Aims: To assess the sensitivity of a combined selective broth enrichment technique plus selective plating for the detection of group B streptococcus (GBS) colonisation in a large cohort of pregnant women from North-Eastern Italy. Methods: During 2002-2005, 5020 pregnant women were screened between the 35th and the 37th week of gestation. A lower vaginal sample and a rectal sample were collected and inoculated onto LIM broth and a selective colistin aztreonam blood agar plate (CAP). Direct agar plates were examined after 18-24 hours and, if negative, after 48 hours. LIM broth was subcultured after 18-24 hours onto a Columbia blood agar plate. All colonies suggestive for GBS were submitted to phenotypic identification. Results: 901 Women (17.9%) were positive for GBS. On 728 positive samples, corresponding to patients enrolled between 2003 and 2005, the results of selective direct plating and selective broth enrichment were compared. A total of 561 (77.1% of positive samples, corresponding to 13.9% of patients) were positive on direct selective agar; an additional 167 isolates (22.9% of samples, 4.1% of patients) were recovered from the LIM broth subculture. Conclusions: The prevalence of GBS carriage in this population-based study is a reliable estimate considering the sensitivity of the microbiological methods used, the rate of attendance of pregnant women to clinical and laboratory settings and the compliance to the protocol. Results confirm that the combination of selective enrichment broth and selective direct plating is a time-saving and sensitive method.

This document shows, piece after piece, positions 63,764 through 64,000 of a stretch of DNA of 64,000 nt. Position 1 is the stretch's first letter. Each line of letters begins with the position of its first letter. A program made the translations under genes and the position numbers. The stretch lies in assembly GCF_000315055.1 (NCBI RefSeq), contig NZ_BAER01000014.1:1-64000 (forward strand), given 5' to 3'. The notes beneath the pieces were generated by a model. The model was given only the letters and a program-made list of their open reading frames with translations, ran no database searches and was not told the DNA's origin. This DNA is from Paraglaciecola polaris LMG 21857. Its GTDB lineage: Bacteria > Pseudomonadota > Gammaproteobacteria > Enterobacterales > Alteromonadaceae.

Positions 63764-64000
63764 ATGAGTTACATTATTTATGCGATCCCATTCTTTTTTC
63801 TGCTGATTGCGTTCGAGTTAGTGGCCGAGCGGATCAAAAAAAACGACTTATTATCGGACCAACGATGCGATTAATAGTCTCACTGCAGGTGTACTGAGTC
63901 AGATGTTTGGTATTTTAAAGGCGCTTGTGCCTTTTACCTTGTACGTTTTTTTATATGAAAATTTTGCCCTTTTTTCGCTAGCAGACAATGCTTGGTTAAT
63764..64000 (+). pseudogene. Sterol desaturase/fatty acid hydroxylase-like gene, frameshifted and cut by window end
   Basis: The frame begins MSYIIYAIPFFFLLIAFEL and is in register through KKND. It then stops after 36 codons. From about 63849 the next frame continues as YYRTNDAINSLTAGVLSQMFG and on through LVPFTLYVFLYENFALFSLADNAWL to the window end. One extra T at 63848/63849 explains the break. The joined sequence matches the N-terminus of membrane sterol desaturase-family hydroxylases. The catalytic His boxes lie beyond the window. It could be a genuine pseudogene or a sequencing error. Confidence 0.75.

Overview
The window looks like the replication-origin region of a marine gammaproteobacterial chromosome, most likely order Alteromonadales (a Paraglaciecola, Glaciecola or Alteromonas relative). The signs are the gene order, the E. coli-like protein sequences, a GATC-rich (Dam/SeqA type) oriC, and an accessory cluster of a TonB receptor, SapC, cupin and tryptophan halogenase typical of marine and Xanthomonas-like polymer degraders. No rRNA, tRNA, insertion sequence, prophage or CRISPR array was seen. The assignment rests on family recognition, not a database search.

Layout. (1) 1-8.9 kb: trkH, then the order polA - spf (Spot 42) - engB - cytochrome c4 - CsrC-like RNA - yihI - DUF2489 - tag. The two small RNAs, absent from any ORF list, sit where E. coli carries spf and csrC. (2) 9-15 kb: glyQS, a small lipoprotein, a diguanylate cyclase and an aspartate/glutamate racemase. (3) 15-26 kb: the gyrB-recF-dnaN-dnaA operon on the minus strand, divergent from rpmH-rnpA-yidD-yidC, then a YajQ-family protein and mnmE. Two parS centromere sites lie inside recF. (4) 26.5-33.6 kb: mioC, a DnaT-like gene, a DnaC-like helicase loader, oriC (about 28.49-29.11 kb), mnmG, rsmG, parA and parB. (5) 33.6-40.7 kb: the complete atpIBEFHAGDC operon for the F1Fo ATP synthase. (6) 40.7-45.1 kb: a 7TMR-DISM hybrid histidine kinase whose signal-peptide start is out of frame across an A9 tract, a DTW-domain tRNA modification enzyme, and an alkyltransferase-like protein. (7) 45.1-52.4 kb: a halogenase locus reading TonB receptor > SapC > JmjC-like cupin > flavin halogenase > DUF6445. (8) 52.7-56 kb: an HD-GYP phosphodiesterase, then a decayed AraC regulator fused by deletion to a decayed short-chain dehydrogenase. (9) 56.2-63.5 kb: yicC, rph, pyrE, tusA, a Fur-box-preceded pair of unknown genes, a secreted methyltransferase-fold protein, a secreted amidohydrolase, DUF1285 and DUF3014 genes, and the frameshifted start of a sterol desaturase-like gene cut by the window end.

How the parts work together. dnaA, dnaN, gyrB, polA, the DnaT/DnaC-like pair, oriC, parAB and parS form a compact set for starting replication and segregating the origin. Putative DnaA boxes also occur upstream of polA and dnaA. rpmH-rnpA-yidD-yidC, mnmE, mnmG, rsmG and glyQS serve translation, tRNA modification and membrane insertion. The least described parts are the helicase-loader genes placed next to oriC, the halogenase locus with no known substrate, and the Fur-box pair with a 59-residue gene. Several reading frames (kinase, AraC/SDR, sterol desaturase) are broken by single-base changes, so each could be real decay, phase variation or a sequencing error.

ASJC Scopus subject areas
- Pathology and Forensic Medicine